Conclusion 1: Maven is much more popular and gradle is just exotic. Maven is familiar to most Java developers so choosing gradle will make it harder to maintain the project.

Maven build files (pom.xml) are expressed in XML. XML is a kind of a document so maven build files are documents. It’s good. On the other hand gradle build files (build.gradle) are expressed in something similar to Groovy programming language. That’s make them programs! And as usual in a computer program you can do things in many different ways. And Groovy is even making things worse! There are many optional syntax elements – so they can appear or not (like semicolons – please refer to DZone: Groovy, Sometimes You Still Need a Semicolon.).

Conclusion 2: Gradle build files can be much more messy than Maven build files. Moreover Maven build files are documents you just read while Gradle build files are programs you’re wondering what they do.

Moreover my personal impression was that building a project with gradle is slower than building with maven. It seems others experienced this as well: How to speed up your slow Gradle builds. It’s crazy to use this tool until you really have to!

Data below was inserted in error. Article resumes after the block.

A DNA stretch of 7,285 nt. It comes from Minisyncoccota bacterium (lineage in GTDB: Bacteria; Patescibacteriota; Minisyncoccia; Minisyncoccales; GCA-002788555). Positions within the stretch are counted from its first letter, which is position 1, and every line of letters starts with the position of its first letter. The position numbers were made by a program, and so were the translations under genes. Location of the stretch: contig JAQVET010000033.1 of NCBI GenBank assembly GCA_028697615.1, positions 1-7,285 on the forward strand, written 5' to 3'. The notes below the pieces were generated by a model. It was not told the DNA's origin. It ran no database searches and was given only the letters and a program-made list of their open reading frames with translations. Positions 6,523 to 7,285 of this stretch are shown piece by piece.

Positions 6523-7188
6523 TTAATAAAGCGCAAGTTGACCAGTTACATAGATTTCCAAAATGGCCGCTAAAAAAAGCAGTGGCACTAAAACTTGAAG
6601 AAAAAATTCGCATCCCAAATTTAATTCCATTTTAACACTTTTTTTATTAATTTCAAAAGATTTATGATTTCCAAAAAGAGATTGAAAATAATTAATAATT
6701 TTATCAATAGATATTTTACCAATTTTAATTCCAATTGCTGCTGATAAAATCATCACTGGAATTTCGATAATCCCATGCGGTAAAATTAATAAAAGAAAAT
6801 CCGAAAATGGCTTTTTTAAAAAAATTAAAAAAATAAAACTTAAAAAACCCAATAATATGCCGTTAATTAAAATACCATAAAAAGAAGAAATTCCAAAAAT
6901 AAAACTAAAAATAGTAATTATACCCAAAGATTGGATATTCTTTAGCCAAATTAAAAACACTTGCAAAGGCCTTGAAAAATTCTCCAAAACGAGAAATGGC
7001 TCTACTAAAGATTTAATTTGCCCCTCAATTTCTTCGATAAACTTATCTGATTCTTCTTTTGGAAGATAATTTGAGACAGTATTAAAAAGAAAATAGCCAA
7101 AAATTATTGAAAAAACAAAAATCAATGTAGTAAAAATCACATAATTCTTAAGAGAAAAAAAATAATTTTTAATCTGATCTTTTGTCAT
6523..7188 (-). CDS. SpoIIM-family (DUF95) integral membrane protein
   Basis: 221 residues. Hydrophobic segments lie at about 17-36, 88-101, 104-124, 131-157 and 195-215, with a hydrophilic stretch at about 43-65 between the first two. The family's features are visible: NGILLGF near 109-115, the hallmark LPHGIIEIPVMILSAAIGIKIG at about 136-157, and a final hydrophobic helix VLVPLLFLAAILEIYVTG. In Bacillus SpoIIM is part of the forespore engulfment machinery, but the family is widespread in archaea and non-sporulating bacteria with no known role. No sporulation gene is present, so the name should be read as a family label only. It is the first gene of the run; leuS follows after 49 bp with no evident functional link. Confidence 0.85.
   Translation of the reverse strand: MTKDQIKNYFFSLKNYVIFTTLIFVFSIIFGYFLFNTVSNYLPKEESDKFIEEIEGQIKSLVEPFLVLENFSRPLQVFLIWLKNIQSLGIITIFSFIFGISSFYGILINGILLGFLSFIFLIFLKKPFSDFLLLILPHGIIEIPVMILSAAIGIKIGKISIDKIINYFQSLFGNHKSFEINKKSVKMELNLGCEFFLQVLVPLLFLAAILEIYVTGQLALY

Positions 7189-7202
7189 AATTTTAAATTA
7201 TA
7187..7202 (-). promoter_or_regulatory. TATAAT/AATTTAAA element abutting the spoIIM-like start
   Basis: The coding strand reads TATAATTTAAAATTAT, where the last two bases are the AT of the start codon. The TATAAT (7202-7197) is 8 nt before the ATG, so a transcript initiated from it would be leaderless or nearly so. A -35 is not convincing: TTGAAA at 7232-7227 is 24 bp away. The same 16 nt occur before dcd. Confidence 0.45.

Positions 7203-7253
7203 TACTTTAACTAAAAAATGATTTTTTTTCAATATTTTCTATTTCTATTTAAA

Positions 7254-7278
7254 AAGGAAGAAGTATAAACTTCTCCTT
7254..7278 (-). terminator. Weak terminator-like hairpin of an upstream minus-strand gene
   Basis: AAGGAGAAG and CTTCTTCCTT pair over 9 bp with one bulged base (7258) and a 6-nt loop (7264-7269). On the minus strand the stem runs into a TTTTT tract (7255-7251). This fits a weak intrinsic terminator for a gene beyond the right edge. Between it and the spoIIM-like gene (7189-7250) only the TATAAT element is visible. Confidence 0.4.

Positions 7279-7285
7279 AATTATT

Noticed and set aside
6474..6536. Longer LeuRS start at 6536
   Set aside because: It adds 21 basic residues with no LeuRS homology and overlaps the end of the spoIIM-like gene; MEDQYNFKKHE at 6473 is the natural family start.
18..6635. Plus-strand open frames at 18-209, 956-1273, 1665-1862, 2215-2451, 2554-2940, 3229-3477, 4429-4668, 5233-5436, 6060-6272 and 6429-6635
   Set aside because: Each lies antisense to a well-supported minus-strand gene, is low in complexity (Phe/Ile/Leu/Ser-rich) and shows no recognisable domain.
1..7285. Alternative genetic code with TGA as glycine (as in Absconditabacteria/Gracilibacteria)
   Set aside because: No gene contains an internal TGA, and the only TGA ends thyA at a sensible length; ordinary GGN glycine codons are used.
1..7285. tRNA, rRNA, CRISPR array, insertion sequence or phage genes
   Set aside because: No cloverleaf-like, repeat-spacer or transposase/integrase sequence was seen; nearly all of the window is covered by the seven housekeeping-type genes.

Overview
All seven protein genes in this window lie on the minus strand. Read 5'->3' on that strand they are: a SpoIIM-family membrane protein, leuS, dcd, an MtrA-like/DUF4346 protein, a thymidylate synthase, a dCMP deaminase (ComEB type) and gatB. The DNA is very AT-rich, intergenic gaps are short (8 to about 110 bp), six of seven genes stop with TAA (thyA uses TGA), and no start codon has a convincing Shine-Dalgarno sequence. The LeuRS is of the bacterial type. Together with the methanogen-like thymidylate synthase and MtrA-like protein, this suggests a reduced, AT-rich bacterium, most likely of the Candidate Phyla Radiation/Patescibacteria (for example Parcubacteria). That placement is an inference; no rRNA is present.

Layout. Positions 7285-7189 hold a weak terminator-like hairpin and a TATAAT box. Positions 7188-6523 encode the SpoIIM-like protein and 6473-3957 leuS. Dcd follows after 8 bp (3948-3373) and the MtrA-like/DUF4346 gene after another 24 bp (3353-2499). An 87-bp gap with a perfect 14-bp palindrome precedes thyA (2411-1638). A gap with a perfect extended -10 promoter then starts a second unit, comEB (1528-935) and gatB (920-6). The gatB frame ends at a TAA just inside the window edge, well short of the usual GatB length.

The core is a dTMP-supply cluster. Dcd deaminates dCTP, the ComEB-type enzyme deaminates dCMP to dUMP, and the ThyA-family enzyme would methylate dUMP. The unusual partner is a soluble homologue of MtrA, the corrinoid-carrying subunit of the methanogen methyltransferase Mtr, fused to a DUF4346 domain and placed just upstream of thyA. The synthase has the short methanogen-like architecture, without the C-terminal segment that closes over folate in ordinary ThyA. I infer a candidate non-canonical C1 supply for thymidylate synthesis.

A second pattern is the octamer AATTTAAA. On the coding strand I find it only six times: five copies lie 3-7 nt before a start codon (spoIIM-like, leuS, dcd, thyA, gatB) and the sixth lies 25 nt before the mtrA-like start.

Posted in Java | Tagged , | 2 Comments

Network problem inside a Docker container

Last weeks me and couple of folks from my team have started using Docker. So every one of us was a Docker-newbie. And I have noticed all of us had the same common problem:

Network connections were not working inside a Docker while they were fine on a host running the Docker container.

Example: I wanted to build a Docker image based on the following Dockerfile:

FROM debian:9.2
RUN apt-get update
RUN apt-get install -y openjdk-8-jdk
RUN apt-get install -y maven
RUN apt-get install -y gradle

My command to build an image:
docker build -t java8_maven_gradle .

It failed as soon as it started executing the apt-get update command. None of other commands making network requests was running as well.

After some surprisingly long search in the Internet I found out that a Docker container by default has networking turned off. That explained our problems. The solution was to add
parameter to commands invoking Docker. So my command became:
docker build --network=host -t java8_maven_gradle .